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  • Dennis

    Hawking should win the All-Time A-Hole award.

    • nogod


    • The Riddler

      Of all people, you choose to insult Stephen Hawking? Wow.

    • Johnny

      Probably because Dennis thinks anybody smarter than him is an A-hole. Dennis thinks LOTS of people are A-holes.

    • Wally Beamish

      I knew a horse called Dennis. Didn’t kow he could type.

  • Brtish author A.E.W.Mason (‘The Four Feathers”) also refused a knighthood because he said such honors were meaningless to a single man without offspring such as him.

  • Online business news

    Famous poet and Nobel winner Rabindra Nath Tagore also refused Knighthood as a protest of British misrule in India

  • Gwen Cohen

    Great subject. Surprised that Redgrave is only woman to decline.

  • Athina

    suprised hitchock isnt here!

  • Jock Stein, the manager of the Celtic team which was the first British club to win the European cup in 1967, also declined the knighthood which was offered to him in honour of the achievement.
    Sir Alf Ramsay and Sir Matt Busby were knighted at around that time for comparable achievements in the 1966 World Cup and in the 1968 European Cup, respectively.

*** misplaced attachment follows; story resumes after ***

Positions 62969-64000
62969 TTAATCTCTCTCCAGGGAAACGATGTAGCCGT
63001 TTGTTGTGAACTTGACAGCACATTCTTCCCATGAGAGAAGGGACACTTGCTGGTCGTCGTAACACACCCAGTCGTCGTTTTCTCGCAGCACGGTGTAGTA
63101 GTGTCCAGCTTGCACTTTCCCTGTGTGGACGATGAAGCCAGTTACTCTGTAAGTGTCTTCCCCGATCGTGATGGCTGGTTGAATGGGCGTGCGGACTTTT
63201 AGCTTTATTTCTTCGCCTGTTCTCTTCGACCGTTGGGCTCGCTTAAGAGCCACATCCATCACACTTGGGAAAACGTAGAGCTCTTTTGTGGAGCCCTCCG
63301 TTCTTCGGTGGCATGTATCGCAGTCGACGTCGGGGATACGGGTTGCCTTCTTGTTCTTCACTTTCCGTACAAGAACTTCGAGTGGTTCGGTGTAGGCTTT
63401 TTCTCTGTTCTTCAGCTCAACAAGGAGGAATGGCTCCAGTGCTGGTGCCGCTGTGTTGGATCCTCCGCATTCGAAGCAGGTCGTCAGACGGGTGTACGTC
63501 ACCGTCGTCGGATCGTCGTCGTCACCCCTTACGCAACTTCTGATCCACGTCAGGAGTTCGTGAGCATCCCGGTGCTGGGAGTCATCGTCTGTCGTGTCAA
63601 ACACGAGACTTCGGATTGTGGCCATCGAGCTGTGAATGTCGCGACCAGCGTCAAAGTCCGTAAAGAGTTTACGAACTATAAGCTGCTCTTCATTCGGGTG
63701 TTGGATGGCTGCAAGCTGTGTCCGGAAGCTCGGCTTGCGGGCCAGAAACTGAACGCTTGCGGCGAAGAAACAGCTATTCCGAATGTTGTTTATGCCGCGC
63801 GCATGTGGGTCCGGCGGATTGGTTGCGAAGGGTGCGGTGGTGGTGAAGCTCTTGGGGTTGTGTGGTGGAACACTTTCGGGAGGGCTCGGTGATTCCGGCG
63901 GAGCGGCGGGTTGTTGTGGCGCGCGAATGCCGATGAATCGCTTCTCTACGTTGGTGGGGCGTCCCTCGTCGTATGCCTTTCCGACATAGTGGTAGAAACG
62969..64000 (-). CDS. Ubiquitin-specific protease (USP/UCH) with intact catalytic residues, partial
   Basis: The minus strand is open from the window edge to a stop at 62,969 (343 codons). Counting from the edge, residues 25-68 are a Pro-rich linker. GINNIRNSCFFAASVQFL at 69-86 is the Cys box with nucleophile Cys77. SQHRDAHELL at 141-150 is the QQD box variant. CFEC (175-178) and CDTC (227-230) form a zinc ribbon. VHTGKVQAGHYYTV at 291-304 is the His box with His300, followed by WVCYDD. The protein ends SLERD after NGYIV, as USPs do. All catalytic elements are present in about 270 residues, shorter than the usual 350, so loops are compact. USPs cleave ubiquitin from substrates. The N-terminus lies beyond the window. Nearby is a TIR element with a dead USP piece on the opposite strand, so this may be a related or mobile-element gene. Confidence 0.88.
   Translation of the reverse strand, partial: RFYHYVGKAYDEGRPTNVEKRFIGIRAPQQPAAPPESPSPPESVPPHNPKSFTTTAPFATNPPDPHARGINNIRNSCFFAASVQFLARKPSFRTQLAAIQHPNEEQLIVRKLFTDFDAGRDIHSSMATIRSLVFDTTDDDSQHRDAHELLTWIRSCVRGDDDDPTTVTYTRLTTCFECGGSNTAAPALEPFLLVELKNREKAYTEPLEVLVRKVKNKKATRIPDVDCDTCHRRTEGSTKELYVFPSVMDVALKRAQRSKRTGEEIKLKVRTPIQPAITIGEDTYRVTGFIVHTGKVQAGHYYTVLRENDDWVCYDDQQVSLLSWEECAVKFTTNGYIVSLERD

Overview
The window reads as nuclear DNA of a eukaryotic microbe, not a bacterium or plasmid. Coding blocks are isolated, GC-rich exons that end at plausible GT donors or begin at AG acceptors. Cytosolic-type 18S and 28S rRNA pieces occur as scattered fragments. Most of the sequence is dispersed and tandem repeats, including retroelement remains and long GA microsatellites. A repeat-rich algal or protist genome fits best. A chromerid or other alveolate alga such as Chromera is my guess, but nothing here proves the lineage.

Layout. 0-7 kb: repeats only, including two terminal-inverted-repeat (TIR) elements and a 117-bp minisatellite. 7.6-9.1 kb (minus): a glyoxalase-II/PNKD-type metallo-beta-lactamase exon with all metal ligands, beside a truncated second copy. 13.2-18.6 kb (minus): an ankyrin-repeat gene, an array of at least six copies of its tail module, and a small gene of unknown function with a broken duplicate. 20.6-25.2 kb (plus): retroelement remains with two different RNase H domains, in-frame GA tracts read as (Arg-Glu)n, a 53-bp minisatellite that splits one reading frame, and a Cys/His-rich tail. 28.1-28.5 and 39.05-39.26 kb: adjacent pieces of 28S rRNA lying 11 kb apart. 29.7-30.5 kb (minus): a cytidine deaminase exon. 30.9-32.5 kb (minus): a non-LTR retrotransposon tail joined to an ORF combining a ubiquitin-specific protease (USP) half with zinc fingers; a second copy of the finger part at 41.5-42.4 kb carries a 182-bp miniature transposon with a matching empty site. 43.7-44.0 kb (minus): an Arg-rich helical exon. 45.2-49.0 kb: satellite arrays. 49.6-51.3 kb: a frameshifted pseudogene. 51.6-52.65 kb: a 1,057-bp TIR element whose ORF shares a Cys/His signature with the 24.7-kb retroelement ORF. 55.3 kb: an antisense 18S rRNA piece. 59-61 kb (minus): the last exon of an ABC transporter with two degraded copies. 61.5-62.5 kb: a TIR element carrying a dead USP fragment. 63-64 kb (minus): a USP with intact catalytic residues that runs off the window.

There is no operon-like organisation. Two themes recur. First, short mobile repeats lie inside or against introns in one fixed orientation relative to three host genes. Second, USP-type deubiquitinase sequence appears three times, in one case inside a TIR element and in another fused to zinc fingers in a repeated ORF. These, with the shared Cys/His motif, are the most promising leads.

However, Stein’s public position was that any honour belonged to the club as a whole and that the chairman, Robert Kelly, should receive the recognition for Celtic’s achievement.
    Kelly was subsequently knighted.
    Jock Stein accepted a C.B.E some years later.

    • Hugh

      Jock Stein was never offered a knighthood.

  • Dirk Birkin

    Paul Dirac won the Nobel Prize in Physics, not the Nobel Peace prize.

  • Will

    The knighthood rejected by Huxley was “Knight Bachelor,” not “Bachelor Knight.” There’s no such thing as “Bachelor Knight” — except, of course, for a knight who happens to be a bachelor.

    Contrary to the entry for E.M. Forster, the Order of Merit is not a lesser honor than knighthood. It is both more selective (fewer awarded) and high-ranking (in the official order of precedence) than most of the orders of knighthood.

  • John Knight

    Dirac is not the youngest ever Nobel prize winner in physics. That honour belongs to the Australian Lawrence Bragg. He was 25 when he shared the prize with his father in 1915.

    • Clive Silas

      Appropriate name for a contributor to this! I was going to say the same, but I didn’t even know the Braggs were Australian.